I found the suffix -ides tagged as "3rd. decl." on Wiktionary, with "-idis" as its genitive. But as I learnt, the patronymic suffix -ides is a Greek-type 1st. decl. suffix (e.g. L&S: "Achillides, -ae"), is this Wiktionary entry just a mistake?

Edit: The suffix as in Achillides has a long i, while the suffix on Wiktionary has a short one.

enter image description here

  • 4
    If you look, it seems it links to a Medieval Latin name. It's perhaps just been re-analyzed as a normal Latin 3rd-declension noun instead of a proper Greek patronymic.
    – cmw
    Commented Feb 16, 2023 at 23:37
  • 2
    I have not done an exhaustive search, but all of the -ides nouns with an -idae genitive which I have seen, like achillides, had had a long i. Is there a distinction to be made between long and short i in -ides?
    – Figulus
    Commented Feb 17, 2023 at 4:30
  • 1
    Often times, names of Greek origin could be used with either Latin or (approximate) Greek endings, in Latin. So I guess I wouldn't be surprised to see this. But I don't know more about this particular suffix.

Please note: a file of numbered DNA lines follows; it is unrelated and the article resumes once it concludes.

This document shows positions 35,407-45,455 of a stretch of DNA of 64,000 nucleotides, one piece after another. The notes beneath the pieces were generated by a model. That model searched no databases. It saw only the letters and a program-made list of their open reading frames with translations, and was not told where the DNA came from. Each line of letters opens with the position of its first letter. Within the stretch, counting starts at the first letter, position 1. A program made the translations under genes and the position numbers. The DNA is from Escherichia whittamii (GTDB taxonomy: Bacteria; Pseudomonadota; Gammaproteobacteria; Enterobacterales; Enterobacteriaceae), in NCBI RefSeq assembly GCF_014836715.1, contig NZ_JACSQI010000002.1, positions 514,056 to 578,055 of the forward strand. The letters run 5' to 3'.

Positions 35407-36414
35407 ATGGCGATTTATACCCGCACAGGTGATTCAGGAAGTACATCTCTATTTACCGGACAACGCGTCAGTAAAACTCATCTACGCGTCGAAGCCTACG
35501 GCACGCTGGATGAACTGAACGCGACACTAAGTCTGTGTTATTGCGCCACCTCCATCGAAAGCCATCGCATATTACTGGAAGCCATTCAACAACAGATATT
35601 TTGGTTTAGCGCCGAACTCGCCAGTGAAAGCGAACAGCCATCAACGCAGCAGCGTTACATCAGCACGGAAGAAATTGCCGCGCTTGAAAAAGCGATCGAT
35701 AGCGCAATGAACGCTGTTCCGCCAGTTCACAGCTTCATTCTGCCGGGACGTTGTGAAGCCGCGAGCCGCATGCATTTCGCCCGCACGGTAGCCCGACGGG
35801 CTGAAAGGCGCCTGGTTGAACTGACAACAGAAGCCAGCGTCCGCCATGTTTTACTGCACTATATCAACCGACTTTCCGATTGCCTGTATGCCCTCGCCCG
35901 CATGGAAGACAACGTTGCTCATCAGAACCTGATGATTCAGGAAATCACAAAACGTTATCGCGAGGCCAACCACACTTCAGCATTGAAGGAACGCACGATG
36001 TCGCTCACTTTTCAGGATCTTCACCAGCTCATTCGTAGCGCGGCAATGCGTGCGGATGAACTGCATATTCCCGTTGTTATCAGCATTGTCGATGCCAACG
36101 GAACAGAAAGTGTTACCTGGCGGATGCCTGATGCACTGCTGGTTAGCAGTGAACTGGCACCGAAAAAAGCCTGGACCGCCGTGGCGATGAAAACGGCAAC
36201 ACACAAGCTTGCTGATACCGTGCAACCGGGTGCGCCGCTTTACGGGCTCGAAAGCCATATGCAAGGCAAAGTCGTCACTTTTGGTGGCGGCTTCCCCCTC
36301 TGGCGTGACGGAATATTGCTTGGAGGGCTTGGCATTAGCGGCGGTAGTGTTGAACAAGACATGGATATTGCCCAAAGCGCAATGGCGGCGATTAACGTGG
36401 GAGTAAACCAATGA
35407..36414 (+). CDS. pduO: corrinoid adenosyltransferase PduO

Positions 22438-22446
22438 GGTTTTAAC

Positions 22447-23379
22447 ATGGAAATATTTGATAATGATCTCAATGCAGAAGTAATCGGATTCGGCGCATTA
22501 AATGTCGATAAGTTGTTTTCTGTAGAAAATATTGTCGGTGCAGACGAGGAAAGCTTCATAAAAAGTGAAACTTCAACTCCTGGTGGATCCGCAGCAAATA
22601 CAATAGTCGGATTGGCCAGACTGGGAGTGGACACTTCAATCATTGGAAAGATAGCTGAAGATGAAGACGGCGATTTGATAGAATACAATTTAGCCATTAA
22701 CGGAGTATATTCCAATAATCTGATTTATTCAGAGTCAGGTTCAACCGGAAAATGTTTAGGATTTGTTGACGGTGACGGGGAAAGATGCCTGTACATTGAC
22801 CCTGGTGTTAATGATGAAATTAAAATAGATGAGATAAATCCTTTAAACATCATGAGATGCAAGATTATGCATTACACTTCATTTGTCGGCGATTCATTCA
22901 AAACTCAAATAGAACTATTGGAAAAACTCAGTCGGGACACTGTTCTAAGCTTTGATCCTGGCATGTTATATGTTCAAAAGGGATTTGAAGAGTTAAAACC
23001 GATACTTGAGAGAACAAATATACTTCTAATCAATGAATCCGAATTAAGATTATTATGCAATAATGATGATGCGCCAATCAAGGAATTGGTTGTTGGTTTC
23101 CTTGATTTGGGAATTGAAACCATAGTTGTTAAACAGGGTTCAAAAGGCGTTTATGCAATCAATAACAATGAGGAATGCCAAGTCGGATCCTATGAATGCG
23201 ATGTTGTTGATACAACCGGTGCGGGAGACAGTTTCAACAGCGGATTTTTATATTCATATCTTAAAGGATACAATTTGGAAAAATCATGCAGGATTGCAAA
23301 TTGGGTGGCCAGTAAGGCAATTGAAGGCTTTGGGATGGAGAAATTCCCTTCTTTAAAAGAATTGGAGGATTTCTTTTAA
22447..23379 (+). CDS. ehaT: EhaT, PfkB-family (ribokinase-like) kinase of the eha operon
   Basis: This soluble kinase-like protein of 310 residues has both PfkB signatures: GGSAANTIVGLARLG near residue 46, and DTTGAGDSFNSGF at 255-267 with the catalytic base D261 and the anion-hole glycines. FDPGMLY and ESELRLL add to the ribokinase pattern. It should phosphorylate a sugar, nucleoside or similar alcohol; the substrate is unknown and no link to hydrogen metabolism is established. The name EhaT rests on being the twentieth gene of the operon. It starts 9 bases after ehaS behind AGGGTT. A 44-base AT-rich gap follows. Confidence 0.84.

– Cerberus
    Commented Feb 21, 2023 at 2:43
  • 1
    I couldn't come to a firm answer, but here is a relevant previous question: What is the gender and singular declension of the scientific Latin suffix -idae?
    – Asteroides
    Commented Mar 4, 2023 at 8:02


Your Answer

By clicking “Post Your Answer”, you agree to our terms of service and acknowledge you have read our privacy policy.

Browse other questions tagged or ask your own question.